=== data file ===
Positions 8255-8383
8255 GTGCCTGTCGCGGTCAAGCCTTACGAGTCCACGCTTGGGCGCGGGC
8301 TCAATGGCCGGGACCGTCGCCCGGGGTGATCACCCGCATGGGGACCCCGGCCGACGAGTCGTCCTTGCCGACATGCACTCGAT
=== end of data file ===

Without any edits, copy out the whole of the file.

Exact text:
Positions 8255-8383
8255 GTGCCTGTCGCGGTCAAGCCTTACGAGTCCACGCTTGGGCGCGGGC
8301 TCAATGGCCGGGACCGTCGCCCGGGGTGATCACCCGCATGGGGACCCCGGCCGACGAGTCGTCCTTGCCGACATGCACTCGAT